Asylum: How To Tell Your Story


Applying for asylum is a lengthy process requiring extensive preparation and documentation to support your claim. When you apply for asylum, you are asked to show that you suffered persecution or you fear that you will suffer future persecution on account of one of the five protected grounds: race, religion, nationality, political opinion, or membership in a particular social group. Examples of a particular social group include a profession (e.g. journalists) or a familial relationship (e.g. direct relatives of an infamous person). Properly documenting your claim can make all the difference between winning and losing your right to asylum.

The first step to filing an asylum claim is to complete Form I-589. Your Form I-589 should be accompanied by (1) a personal statement, and (2) documents supporting your claim.

Your personal statement is an opportunity to tell your story to the U.S. Citizenship and Immigration Services (USCIS) and explain why you deserve asylum. The number one criteria USCIS looks for in a personal statement is detail. Although some of the events in your past might be traumatic and painful to remember, it is important that you describe the persecution you suffered in as much detail as possible. Describe in chronological order the events that led to your persecution or justify your fear of being persecuted in the future. Explain specific incidents with as much detail as you can remember and provide all relevant dates. Do not make general statements such as “I was persecuted” or “I was threatened,” but describe instead what your persecutors said to you, what they did to you, how many persecutors there were, what they looked like or sounded like, and what injuries they may have caused you. You should also describe every instance in which you were threatened: who made the threat to you, what the threat was, and what form it took (e.g. verbal, written, over the phone). Your personal statement may be several pages long. The more detail your provide concerning the harm you suffered, the stronger your claim will be.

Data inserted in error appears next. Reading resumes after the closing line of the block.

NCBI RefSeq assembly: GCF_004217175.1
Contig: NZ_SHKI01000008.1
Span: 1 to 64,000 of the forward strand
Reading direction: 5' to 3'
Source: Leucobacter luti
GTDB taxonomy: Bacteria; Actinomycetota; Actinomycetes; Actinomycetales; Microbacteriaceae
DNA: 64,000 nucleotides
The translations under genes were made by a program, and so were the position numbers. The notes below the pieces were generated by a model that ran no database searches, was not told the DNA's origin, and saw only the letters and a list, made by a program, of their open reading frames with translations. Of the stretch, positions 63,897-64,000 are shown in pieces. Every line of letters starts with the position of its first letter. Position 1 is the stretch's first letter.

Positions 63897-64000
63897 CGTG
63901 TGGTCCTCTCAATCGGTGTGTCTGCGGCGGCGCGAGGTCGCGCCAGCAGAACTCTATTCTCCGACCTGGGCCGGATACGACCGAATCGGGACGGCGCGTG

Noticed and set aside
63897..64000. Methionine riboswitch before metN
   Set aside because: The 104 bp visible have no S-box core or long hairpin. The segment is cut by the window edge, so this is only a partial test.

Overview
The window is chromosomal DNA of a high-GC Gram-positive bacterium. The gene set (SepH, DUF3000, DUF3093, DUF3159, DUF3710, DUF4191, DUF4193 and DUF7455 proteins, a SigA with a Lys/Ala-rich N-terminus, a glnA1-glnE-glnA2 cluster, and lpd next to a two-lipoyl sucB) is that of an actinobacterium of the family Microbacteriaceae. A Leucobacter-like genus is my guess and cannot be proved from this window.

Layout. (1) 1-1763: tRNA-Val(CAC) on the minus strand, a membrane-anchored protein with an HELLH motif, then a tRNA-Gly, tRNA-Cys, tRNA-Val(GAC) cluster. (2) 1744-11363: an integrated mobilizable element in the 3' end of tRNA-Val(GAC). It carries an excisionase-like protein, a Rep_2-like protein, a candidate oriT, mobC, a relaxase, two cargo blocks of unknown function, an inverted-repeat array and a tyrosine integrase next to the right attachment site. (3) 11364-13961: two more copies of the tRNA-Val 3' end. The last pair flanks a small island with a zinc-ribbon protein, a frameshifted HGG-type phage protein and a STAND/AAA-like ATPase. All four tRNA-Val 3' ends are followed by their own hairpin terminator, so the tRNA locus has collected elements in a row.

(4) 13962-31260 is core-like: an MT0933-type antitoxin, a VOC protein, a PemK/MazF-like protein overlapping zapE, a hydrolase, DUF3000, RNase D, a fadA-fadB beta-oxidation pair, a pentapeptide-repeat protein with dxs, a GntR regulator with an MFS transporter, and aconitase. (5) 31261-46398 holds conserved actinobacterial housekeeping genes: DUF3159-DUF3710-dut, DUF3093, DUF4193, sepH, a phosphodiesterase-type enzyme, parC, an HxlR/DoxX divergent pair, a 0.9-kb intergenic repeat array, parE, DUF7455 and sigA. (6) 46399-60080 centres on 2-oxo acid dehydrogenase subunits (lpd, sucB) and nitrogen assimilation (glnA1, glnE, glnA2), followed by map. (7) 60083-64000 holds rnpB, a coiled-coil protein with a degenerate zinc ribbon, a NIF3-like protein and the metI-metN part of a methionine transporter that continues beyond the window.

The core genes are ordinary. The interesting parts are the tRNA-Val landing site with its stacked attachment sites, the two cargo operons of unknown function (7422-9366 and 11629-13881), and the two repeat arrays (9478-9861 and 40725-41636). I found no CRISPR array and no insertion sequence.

The other important step in an asylum application is to gather all the documents necessary to show that the events in your personal statement actually happened. Our attorneys can provide you with a list of documents tailored to your specific claim. There are several categories of documents you should consider:

(1) If you are claiming persecution on account of your religion, provide documents showing your membership in a church: baptism certificate, letter from the priest attesting to your attendance and/or religious activities, etc.

(2) If you are claiming persecution on account of your political opinion, provide documents showing your political activity: cards showing your political membership, any materials used in your political activities, pictures of your involvement at political events, etc.

(3) If you suffered physical injuries from your persecution, provide all medical reports and records of hospital stays from your home country or seek a medical report in the United States to have a medical professional document the injuries you suffered.

(4) If you suffer emotional problems as a result of your persecution, such as depression or anxiety, seek a psychologist or psychiatrist to prepare a report documenting your emotional trauma.

(5) If your personal statement recounts incidents that took place at or during historical events in your home country, such as an election that led to rioting, provide news articles and country reports documenting these events (e.g. human rights reports from the U.S. Department of State, Human Rights Watch, or Amnesty International).

(6) If a friend, neighbor or relative personally witnessed the events your describe in your personal statement, or witnessed the effect they had on you, ask that person for a sworn declaration explaining in detail what this person witnessed.

(7) Other suggested documents: photographs, police reports, threatening letters, official communications from your government, etc.

Disclaimer: Every legal matter is different. The outcome of each legal case depends upon many factors, including the facts of the case, and no attorney can guarantee a positive result in any particular case. Any testimonial or endorsement does not constitute a guarantee, warranty, or prediction regarding the outcome of your legal matter. Prior results do not guarantee a similar outcome.